The prospect of racing with a first-time All-Brazilian team in the Rolex 24 appealed to former Formula 1 veteran Rubens Barrichello.
The Rolex rookie joined countrymen Tony Kanaan, Felipe Giaffone, Nono Figueiredo and Ricardo Mauricio in driving the No. 21 Porsche in the GT Class for Dener Motorsports. But the engine blew just past the halfway point.
“We were suffering since the beginning of the race with the motor,” said Barrichello, who finished 46th among 57 entries. “Basically, we were struggling but we were still trying to enjoy ourselves. It was tough.
“We were competitive in the corners but not on the straight. It’s a shame, but it’s something that was going to happen.”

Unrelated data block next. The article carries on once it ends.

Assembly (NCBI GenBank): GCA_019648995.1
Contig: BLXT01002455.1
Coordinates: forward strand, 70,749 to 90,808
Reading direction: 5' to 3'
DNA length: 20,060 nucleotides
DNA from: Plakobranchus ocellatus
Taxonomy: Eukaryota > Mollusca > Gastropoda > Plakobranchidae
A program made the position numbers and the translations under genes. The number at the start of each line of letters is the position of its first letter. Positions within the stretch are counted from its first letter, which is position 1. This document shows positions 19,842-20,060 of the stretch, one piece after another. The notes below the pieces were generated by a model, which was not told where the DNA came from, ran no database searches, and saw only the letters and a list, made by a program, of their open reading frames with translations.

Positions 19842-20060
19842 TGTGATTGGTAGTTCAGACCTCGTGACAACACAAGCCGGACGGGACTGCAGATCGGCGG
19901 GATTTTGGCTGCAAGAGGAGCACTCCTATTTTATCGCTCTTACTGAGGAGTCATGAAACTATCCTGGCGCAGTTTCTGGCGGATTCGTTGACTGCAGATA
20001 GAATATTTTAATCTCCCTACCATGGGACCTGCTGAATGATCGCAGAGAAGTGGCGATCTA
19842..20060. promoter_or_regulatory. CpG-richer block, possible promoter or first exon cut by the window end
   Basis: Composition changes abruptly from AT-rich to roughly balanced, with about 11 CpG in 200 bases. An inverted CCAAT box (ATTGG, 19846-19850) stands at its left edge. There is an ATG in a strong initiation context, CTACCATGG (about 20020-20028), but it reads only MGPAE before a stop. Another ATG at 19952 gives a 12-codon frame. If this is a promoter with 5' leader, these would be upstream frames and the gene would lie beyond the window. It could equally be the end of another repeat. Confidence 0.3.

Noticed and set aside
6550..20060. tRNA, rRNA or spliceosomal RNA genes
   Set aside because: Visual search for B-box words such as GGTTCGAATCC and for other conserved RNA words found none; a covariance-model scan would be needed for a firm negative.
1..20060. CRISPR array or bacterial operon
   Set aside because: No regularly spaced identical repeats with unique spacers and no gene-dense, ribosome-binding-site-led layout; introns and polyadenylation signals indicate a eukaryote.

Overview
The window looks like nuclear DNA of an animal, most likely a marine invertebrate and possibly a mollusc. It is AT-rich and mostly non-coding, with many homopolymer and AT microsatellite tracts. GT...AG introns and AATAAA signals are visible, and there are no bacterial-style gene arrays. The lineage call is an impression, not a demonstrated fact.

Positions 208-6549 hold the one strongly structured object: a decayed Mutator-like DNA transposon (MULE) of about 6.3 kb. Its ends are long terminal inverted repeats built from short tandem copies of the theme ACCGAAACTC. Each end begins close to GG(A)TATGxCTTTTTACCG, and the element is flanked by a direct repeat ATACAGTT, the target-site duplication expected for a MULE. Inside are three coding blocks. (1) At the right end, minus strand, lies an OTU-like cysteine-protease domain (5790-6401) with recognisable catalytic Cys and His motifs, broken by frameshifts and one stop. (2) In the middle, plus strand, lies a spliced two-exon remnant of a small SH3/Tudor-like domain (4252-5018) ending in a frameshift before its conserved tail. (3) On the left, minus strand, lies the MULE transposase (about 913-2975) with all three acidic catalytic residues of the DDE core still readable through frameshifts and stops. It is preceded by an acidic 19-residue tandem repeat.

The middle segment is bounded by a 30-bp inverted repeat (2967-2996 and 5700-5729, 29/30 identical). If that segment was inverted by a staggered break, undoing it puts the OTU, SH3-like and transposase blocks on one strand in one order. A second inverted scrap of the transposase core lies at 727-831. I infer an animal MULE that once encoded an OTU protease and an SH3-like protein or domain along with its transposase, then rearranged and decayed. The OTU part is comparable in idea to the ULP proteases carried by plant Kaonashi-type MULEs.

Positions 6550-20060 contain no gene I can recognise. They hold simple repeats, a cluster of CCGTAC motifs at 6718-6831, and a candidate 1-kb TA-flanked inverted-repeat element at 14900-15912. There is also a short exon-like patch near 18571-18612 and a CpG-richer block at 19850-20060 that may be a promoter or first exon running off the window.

After one season in IndyCar, Barrichello will turn his sights to stock cars in Brazil. Chances are, if he ever returns to Daytona, it will be with a more experienced team.
In the debut of the GX Class, first place went to the No. 15 Napleton Racing Porsche Cayman.
“This is unbelievable. Two 24-hour wins in one month (he earlier won at the Dubai event), and there’s nothing sweeter than winning the Rolex 24 At Daytona. Awesome!” — Shane Lewis in the number 16 Napleton Racing Porsche Cayman and GX class winner.
The 51st Rolex 24 Hours at Daytona included a record 77 lead changes in the Daytona Prototype class, six GT cars finishing on the lead lap, 2,524 miles completed by the winning team and a blistering lap of 126.669 mph turned in by Scott Dixon. 246 drivers took part in the race from 30 different nations.
Click the link below for results of the 2013 Rolex 24 At Daytona.